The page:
“Workers are not allowed to take time off even when they become sick. The leader will have his salary deducted if there are not enough workers in the line. Enterprises still tried to find loopholes to cut pay for their workers.”
“When workers of each line failed to meet a deadline allocated by the factory, they had to work extra hours. The money for these extra hours would be deducted from their bonus for failure to meet the deadline. In most cases, it was not the workers' fault but a problem with material or machines. By the end of the month, workers receive a deduction from their pay but no details are listed.”
“My daily routine revolves around working, eating and sleeping. I have no idea of anything else except for the factory and my room. We joke with each other that work makes it impossible to update the names of State leaders or events. We just sleep to have enough health to work."
(As told by Kieu, a female worker at the Yen Phong Industrial Park, Bac Ninh Province, Vietnam)
Kieu, 20, lives next to pig cages in a room with a bed and gas cooker that costs her VND700,000 (US$33) a month, one-fifth of her basic wage. All other appliances are on or under the bed or hung on the walls. Kieu says she left for northern Bac Ninh Province two years ago for a job in a mobile phone factory after her mother was hospitalised.
"I had no idea of the job in an assembly line but hoped that I could lead my own life and save for my mother's treatment."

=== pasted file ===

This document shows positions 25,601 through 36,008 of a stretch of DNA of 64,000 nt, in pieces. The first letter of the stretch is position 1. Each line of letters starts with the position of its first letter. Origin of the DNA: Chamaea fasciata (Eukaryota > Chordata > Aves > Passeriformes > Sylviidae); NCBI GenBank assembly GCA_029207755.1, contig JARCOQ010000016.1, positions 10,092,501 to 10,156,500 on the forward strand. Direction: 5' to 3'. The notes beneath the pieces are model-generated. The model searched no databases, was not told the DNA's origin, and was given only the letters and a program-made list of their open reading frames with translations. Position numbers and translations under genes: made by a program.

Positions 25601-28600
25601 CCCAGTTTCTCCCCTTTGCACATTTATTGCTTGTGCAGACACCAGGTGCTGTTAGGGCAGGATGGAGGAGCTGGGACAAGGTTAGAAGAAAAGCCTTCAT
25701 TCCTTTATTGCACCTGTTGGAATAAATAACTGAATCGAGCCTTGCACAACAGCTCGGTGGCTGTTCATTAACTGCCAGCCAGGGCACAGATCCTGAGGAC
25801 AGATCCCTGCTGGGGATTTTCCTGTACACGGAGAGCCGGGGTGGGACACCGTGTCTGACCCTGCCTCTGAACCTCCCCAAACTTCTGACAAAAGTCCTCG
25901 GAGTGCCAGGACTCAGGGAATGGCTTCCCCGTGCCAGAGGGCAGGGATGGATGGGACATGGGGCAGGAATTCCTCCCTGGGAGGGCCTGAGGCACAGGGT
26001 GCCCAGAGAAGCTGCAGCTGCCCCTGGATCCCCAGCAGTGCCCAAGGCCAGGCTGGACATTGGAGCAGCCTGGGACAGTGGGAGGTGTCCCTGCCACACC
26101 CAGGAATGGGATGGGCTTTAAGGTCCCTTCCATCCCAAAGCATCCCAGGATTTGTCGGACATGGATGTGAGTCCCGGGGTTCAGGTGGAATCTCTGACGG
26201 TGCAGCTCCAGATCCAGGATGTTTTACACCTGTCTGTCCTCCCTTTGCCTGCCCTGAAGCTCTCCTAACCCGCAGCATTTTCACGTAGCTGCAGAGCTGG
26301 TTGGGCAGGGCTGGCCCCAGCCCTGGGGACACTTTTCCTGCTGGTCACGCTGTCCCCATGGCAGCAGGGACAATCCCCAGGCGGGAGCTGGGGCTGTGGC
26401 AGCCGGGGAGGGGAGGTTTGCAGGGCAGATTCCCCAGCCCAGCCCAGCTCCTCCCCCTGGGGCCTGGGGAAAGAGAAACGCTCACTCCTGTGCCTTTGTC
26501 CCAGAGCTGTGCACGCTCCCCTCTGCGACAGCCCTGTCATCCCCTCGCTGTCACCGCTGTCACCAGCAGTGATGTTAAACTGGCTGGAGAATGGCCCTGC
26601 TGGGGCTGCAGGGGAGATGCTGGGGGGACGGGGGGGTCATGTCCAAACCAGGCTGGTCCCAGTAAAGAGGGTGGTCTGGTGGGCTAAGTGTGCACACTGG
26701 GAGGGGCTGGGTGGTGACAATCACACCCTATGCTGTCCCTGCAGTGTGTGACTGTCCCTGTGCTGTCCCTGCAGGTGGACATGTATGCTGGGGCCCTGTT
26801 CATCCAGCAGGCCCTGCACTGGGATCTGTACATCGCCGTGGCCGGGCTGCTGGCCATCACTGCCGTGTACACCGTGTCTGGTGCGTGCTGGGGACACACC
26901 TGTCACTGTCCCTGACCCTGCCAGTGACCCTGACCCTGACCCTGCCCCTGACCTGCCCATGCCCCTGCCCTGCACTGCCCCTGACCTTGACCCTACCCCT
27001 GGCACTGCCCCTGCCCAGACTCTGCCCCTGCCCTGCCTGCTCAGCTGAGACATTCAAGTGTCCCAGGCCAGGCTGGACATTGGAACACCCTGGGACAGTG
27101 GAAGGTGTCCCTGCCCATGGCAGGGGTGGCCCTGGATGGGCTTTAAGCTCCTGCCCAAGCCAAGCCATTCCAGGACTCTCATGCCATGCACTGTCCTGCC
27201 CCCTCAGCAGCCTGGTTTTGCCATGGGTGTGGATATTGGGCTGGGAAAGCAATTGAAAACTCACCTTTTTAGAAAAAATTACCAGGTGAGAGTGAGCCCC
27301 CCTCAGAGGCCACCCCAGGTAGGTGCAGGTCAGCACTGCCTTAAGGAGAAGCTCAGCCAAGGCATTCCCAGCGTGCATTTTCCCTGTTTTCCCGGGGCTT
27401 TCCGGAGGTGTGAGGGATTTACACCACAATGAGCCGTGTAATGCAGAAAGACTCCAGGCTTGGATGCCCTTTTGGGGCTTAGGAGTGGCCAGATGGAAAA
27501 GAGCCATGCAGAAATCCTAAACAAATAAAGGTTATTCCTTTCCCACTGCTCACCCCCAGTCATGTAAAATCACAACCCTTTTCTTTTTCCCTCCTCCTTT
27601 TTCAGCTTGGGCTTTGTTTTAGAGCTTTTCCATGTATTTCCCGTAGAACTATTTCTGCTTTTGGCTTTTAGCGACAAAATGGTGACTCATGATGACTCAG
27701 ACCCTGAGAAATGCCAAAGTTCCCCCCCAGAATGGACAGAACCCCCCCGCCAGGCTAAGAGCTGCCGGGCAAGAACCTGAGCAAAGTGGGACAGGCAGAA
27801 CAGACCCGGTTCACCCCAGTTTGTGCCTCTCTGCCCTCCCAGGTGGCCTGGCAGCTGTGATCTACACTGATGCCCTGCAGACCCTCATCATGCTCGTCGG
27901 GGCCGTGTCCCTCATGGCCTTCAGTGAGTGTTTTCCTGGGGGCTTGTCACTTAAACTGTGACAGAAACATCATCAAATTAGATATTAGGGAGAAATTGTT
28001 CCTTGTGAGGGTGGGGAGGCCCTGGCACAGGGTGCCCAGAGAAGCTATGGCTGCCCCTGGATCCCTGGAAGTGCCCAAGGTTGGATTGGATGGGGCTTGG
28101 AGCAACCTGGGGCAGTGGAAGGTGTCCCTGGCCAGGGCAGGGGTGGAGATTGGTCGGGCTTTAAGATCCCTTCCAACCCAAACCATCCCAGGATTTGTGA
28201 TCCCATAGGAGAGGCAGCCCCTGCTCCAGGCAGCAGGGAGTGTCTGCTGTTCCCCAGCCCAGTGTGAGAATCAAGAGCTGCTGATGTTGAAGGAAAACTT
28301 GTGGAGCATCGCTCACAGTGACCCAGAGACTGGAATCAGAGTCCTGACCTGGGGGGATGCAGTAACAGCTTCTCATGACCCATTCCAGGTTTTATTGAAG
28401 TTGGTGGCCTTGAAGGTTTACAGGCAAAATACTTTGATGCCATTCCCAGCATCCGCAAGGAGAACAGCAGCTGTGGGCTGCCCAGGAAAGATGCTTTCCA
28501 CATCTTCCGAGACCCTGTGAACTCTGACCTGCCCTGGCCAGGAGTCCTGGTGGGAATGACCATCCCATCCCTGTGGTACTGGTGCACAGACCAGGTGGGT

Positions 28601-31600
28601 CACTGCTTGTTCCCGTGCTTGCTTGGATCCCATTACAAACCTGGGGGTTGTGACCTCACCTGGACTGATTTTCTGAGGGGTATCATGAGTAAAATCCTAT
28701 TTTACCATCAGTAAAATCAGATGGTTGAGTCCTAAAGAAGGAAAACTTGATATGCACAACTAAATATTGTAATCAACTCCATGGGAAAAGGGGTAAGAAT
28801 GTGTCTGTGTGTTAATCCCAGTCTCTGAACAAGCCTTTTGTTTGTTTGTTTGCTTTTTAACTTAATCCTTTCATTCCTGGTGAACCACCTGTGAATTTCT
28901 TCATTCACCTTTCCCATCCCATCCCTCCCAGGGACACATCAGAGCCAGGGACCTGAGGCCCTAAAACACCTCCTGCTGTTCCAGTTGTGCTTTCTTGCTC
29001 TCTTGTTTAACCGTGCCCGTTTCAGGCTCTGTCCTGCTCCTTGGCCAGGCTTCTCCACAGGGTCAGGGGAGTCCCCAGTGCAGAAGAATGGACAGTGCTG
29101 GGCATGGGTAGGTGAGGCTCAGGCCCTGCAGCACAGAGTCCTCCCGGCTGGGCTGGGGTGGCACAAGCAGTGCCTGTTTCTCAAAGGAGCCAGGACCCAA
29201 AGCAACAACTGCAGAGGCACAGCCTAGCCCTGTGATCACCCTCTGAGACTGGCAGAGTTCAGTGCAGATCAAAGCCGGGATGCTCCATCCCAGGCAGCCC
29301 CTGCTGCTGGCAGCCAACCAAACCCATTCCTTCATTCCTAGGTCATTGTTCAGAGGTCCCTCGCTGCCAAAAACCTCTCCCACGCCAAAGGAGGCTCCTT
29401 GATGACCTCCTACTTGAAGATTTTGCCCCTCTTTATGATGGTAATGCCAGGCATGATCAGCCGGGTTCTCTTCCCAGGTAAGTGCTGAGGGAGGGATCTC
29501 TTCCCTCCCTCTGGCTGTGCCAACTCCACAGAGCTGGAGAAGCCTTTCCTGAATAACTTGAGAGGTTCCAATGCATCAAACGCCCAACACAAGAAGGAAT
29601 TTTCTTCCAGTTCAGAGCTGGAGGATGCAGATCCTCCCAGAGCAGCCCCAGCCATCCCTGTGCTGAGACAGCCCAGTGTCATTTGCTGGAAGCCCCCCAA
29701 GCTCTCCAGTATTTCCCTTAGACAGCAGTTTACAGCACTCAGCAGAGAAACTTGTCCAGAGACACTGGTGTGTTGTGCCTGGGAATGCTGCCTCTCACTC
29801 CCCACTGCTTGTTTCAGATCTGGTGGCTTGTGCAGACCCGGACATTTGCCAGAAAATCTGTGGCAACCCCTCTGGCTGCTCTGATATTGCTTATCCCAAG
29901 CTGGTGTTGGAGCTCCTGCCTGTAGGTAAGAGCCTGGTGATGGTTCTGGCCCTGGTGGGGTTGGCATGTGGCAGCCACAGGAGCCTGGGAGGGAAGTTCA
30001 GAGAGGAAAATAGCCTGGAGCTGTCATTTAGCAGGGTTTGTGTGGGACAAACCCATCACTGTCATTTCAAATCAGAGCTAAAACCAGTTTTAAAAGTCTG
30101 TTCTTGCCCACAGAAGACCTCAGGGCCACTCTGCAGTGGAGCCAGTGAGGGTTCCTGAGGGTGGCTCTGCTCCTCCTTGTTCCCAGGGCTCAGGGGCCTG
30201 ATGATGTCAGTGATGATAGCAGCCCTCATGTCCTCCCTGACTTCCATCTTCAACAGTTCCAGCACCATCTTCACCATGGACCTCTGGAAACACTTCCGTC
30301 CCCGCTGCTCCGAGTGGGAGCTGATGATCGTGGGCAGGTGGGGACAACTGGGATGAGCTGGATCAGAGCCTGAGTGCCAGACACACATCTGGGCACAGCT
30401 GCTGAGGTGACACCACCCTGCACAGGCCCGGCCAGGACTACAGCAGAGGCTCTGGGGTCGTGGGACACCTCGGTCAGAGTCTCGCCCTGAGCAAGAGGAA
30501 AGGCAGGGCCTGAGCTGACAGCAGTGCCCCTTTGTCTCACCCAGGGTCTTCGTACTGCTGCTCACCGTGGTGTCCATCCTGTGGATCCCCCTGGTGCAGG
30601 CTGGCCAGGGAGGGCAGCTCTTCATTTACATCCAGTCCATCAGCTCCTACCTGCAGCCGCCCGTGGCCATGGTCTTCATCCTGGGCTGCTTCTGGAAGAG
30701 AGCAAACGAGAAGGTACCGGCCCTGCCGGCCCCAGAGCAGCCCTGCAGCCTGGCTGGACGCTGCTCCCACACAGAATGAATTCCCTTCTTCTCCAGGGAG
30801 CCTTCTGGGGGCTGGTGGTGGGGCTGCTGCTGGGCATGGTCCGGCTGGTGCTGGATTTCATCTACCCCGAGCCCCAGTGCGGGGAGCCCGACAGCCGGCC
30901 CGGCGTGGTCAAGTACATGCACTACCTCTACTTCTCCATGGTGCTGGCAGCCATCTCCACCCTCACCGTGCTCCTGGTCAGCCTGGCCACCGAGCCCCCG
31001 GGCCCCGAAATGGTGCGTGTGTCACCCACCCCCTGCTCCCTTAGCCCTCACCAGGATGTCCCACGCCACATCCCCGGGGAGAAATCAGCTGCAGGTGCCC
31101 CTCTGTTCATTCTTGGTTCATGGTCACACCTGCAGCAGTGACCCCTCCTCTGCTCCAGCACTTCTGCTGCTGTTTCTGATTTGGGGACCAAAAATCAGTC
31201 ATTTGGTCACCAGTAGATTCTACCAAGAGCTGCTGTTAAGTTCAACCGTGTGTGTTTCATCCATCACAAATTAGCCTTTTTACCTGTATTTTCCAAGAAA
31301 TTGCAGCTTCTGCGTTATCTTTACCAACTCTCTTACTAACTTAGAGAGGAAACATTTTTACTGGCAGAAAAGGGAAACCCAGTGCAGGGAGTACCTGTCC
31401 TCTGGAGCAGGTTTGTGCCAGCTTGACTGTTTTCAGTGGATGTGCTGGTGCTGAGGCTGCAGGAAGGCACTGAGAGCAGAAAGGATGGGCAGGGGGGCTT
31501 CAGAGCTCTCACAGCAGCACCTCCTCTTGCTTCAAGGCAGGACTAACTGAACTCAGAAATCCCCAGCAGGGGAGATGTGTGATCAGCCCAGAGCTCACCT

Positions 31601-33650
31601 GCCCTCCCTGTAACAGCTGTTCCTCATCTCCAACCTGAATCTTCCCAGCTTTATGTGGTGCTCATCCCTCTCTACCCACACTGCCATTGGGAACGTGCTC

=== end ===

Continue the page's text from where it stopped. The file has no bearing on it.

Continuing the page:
However, on a wage of VND3.5 million ($167) per month she only has enough to live, though she's luckier than others whose basic wages are equal to the State minimum of VND1.65-2.35 million ($78.5-$111) for enterprises.
Kieu is among more than 15 million workers working in enterprises around the country who are suffering on the minimum wage. She said she worked 12 hours a day and seven days a week to earn the total income of VND5.5 million ($262), instead of the basic wage of VND3.5 milion ($167).
"Working extra hours burns all of our energy. It is exhausting and overloading. But most are forced to do it because they can't live on the basic wage."
More than 94 per cent of 2,000 surveyed workers worked overtime, which made up more than 20 per cent of their total income. With overtime, the total average income of the surveyed workers reached VND3.623 million ($172.50), just meeting the minimum living costs estimated at VND3.3-3.7 million per month.
A recent survey by the Fair Labour Association, an international organisation to protect workers' rights, showed 40 per cent of nearly 3,600 workers said their salaries failed to cover daily living costs if they worked under 60 hours a week.
Kieu said in her low voice:
"Living here, looking at the sky, I just see the colour of grey. I wish to go back to my countryside to see the blue sky and breathe the fresh air." "Earning money holds me back."